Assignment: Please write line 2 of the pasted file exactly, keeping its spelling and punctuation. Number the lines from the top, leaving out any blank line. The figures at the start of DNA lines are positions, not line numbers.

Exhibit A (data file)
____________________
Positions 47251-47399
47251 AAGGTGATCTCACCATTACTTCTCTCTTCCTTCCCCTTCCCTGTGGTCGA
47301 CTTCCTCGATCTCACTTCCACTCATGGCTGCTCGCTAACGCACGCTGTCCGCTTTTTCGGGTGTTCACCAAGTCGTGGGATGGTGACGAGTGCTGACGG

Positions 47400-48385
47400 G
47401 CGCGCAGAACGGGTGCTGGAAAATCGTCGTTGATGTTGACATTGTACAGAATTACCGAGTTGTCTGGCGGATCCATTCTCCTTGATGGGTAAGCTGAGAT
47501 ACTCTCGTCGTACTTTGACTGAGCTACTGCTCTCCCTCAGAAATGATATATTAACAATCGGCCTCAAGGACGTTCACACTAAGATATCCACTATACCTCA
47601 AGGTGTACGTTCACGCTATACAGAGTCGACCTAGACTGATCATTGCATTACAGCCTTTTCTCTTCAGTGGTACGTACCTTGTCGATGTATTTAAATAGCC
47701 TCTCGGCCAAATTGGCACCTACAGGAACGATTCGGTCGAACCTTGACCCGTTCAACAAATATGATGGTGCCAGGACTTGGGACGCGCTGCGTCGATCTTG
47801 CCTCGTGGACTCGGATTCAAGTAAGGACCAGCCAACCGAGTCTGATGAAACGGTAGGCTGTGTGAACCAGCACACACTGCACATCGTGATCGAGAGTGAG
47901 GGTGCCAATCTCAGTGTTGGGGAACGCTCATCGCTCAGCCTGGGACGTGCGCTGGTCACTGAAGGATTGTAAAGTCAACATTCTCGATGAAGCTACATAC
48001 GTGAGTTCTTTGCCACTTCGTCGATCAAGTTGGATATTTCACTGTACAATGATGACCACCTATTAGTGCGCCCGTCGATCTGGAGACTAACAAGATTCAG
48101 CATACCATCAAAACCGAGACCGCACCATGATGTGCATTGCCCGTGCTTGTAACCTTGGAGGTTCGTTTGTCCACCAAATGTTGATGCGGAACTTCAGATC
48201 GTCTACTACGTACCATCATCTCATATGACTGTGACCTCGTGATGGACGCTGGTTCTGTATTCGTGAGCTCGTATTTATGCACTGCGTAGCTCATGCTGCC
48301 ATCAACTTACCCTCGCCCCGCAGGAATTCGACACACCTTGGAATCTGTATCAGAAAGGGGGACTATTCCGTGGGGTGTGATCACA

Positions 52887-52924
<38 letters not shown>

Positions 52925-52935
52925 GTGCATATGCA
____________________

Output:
47251 AAGGTGATCTCACCATTACTTCTCTCTTCCTTCCCCTTCCCTGTGGTCGA